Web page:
“Lord, in what ways am I guilty of profiling?”

There are six things that the LORD hates, seven that are an abomination to him: haughty eyes, a lying tongue, and hands that shed innocent blood, a heart that devises wicked plans, feet that make haste to run to evil, a false witness who breathes out lies, and one who sows discord among others. Proverbs 6:16-19

“Lord, I don’t want to be a Samuel.”

When they arrived, Samuel took one look at Eliab and thought, “Surely, this is the LORD’s anointed!” But the LORD said to Samuel, “Don’t judge by his appearance or height, for I have rejected him.  The LORD doesn’t see things the way you see them.  People judge by outward appearance, but the LORD looks at the heart.”  1 Samuel 16:6-7

I want to be, I need to be more like Jesus.  How about you?

9 thoughts on “Do We Profile?

  1. For someone who claims to be non judgmental it would appear that you have now become judge, jury and executioner ! What I find even more disturbing than that is you are trying to convince people of your views buy using the bible. WOW !!! I am stunned !!! You have become what you so vocally condemn. I will pray for you my brother.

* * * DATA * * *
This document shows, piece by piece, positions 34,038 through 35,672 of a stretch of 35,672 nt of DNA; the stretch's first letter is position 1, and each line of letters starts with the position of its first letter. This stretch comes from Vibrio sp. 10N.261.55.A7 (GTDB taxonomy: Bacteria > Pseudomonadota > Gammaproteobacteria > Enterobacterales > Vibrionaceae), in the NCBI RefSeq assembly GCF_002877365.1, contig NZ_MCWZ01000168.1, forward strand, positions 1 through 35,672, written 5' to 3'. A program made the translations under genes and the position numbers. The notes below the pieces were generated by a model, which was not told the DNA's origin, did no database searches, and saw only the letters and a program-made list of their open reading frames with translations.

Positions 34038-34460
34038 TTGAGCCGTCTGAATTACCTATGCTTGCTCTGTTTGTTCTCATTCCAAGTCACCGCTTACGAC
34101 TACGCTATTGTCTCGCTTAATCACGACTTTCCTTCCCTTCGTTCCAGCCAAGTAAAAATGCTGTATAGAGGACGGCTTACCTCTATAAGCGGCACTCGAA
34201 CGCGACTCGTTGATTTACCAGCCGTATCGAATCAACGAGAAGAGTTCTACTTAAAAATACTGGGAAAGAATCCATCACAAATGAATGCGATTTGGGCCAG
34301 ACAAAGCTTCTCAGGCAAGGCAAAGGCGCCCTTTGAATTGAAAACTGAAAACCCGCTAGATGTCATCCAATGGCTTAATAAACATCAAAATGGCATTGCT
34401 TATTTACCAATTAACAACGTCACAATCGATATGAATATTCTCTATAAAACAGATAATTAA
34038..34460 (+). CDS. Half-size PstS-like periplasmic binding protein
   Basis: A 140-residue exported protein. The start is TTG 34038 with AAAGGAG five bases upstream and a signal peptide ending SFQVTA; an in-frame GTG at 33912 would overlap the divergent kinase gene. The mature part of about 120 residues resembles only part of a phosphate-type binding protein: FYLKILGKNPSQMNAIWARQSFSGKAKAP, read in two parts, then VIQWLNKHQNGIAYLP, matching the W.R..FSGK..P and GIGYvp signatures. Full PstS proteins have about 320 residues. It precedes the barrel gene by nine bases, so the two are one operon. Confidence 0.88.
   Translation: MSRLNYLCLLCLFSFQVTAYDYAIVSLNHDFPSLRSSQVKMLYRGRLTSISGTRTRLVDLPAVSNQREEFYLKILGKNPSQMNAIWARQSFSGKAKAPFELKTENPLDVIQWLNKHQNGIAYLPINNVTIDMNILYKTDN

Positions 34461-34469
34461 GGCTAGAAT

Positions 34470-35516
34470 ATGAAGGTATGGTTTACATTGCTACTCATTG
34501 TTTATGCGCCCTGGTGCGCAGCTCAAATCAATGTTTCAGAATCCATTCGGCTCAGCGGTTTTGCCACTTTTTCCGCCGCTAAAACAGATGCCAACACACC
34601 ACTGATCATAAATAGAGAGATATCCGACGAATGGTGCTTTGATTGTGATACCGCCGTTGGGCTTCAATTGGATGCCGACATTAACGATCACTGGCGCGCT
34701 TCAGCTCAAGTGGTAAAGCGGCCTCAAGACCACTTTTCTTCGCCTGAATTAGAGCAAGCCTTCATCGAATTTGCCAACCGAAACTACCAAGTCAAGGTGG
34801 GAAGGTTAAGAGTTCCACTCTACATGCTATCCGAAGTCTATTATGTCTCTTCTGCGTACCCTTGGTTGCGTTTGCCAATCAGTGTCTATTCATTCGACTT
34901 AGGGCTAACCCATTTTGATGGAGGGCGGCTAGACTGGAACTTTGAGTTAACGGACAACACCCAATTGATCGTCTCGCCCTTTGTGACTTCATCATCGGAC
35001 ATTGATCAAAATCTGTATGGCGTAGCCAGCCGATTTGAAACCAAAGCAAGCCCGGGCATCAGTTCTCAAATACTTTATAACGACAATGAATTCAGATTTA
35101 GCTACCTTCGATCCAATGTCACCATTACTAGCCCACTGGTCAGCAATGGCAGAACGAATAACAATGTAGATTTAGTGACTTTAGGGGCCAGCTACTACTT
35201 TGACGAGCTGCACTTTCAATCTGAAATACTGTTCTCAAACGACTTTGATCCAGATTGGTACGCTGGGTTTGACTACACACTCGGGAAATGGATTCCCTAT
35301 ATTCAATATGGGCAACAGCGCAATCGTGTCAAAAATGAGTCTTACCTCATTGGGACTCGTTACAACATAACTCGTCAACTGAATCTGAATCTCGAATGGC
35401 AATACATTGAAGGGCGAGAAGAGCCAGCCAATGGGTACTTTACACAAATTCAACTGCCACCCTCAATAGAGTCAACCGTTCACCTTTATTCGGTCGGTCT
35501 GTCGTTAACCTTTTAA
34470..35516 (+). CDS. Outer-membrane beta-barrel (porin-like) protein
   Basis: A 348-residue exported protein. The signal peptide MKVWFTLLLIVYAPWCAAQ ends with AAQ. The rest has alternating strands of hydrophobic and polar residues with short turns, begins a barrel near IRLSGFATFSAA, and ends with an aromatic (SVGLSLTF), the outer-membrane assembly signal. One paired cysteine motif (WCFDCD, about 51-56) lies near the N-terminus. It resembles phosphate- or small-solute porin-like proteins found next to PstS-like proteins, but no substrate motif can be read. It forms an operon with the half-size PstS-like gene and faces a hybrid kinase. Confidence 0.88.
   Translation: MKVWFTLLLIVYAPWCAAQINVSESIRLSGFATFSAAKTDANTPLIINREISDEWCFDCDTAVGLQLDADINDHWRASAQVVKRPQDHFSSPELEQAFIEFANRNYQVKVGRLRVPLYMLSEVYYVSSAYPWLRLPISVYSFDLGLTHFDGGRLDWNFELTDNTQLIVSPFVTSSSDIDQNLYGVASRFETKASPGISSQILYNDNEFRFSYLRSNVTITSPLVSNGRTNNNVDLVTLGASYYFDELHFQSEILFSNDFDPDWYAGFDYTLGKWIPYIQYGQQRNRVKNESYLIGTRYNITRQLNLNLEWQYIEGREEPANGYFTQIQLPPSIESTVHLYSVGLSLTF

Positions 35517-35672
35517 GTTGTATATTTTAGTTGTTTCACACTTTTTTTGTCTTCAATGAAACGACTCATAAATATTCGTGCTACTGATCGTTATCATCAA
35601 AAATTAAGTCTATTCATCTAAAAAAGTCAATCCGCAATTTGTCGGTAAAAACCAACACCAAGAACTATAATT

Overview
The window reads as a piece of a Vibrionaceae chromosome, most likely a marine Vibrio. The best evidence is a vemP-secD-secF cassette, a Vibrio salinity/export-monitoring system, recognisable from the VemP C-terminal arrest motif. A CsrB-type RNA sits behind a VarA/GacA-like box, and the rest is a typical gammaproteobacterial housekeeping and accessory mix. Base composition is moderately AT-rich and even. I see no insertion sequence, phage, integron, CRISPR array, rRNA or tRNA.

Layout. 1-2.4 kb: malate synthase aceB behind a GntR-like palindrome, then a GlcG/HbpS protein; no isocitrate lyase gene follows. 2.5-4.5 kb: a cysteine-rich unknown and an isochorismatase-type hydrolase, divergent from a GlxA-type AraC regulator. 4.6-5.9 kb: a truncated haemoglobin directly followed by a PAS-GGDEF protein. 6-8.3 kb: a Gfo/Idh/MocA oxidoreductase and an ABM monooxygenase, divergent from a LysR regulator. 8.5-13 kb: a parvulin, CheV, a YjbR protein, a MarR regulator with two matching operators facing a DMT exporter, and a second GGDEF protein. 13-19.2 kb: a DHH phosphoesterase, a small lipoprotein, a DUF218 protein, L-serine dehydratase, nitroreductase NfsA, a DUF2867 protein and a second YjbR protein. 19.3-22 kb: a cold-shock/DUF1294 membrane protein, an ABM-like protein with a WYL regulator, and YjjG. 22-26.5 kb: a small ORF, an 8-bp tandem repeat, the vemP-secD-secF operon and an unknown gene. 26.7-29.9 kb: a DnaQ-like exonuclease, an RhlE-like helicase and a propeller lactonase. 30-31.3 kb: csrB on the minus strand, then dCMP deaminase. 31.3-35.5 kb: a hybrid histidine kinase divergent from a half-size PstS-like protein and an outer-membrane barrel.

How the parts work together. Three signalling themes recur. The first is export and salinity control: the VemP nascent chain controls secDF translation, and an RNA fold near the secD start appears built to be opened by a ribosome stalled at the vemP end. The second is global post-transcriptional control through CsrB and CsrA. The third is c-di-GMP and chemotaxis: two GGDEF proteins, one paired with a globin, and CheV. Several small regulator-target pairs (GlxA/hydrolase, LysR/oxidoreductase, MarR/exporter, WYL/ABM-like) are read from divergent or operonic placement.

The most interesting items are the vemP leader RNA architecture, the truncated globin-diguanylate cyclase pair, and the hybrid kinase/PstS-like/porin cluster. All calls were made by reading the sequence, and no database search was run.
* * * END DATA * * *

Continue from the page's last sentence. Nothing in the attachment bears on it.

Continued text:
2. I’ve never claimed to be non-judgmental. I’ve expressed a desire not to be. I’m looking at what I perceive as a situation of profiling – making a judgment based on appearance – and expressing my own vulnerability to do the very same thing and hence my need/desire to be like Jesus.
    I appreciate the prayer.

    • Thank you so much Phillip! You are such a blessing to us! You are always right on in your teachings!! God bless you!!!

    • Interestingly enough, I had that experience several years ago – except no machete and the request was for the use of a phone due to a breakdown of his car, not water. No, I didn’t let him in, offering to place a call for him instead. He walked away, drove off in his “broken down car” so I placed a call – to the police.

      Did I profile? Did George Zimmerman profile?

      Maybe we both did.

      I didn’t follow. George did- against the counsel of the 911 operator. I found it ironic that George Zimmerman’s brother, Robert, told Piers Morgan that he was fearful that people who were not happy with the verdict would “take the law into their own hands as they perceive it or be vigilantes in some sense…” Hmmmm.